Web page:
Preconception Health

A woman’s health during her fertile years is called her “preconception health.” Before you are pregnant – even before you being thinking about becoming pregnant – there are things you can do to make sure your body will be healthy and strong enough to sustain a healthy pregnancy if and when you decide you are ready for one. Your health should matter to you whether or not you are planning a pregnancy!

It’s best to be at a healthy weight when you become pregnant. (Of course, it’s best to be at a healthy weight even if you’re not pregnant or planning to become pregnant!) Being underweight or overweight puts you at increased risk for problems for both you and your baby during pregnancy.

You should begin to prepare for pregnancy at least three months before you intend to get pregnant – but ideally you should try to make these changes already from the time you become sexually active. After all, more than half of all pregnancies are unplanned!

If you are planning on getting pregnant, these are the most important things you need to do to prepare your body:

  • Take folic acid, which prevents some birth defects of the spine and brain, every day for at least three months before you start trying to get pregnant. Talk to your doctor about how much folic acid you need and when you should start taking it – some women’s bodies need longer than three months to prepare.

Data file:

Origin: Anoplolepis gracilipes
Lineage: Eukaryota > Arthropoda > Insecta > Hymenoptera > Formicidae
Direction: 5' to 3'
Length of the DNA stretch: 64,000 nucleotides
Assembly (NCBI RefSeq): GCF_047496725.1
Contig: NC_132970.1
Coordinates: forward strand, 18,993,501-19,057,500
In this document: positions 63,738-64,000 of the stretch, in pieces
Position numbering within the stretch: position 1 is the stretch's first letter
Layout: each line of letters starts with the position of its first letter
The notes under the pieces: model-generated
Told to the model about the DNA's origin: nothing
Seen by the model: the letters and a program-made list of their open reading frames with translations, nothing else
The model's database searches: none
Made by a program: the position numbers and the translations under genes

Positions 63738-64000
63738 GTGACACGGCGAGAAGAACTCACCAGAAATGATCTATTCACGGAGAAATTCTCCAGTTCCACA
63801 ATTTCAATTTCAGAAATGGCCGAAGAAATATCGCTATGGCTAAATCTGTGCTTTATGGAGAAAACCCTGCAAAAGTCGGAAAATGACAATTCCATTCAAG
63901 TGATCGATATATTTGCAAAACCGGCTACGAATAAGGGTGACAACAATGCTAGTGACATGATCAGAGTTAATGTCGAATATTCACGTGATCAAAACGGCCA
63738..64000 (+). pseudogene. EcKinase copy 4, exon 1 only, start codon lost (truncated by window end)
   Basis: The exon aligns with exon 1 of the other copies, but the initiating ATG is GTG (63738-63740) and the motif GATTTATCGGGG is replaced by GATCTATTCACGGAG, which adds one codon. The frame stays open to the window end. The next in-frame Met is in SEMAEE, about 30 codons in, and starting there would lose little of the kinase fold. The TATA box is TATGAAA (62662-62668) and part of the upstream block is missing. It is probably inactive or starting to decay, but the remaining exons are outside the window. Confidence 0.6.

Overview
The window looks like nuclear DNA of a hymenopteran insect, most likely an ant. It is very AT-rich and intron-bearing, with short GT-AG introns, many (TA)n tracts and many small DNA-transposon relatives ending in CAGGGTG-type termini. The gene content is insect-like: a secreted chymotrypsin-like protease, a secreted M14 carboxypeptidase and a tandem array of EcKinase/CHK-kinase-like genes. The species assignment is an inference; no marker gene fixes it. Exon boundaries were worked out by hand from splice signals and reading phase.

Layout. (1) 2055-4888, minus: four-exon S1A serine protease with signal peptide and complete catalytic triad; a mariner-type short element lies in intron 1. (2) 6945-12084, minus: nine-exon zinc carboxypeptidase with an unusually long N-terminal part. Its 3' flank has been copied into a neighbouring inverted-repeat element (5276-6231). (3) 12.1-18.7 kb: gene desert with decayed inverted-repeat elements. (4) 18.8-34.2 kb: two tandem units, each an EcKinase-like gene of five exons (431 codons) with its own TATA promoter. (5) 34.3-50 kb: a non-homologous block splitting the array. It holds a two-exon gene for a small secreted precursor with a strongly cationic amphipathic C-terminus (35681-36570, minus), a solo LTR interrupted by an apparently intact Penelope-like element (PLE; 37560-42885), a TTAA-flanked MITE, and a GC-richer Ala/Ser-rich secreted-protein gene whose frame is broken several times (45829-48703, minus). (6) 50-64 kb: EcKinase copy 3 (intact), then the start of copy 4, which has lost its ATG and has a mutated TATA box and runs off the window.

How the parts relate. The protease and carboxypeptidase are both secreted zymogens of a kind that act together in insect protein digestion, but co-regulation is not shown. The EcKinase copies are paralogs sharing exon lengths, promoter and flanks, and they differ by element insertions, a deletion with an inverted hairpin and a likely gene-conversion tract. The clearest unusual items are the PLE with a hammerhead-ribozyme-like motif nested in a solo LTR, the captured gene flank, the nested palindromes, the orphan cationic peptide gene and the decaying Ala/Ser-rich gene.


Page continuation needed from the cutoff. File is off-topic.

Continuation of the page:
• Stop smoking and drinking.
  • Make sure any medical conditions you may have are under control. Conditions such as diabetes, high blood pressure, depression, asthma and oral health problems can affect or be affected by pregnancy, so it’s important to be under a doctor’s care and to do what you need to do to keep yourself healthy.
  • Make sure all your vaccinations are up-to-date. Discuss with your doctor all medications you are taking, including over-the counter medications and dietary and herbal supplements, which may or may not be safe to take while you are trying to conceive or pregnant.
  • Avoid contact with anything that is toxic or that could cause infection. Stay away from cat and rodent feces, and from chemicals.

Make sure your partner discusses his health with his physician too, and finds out what he should do to prepare his body to make a healthy baby. Tell your doctor about any health problems that run in your or your partner’s family, problems you have had with prior pregnancies, including preterm birth, and any personal concerns, such as domestic violence or lack of support.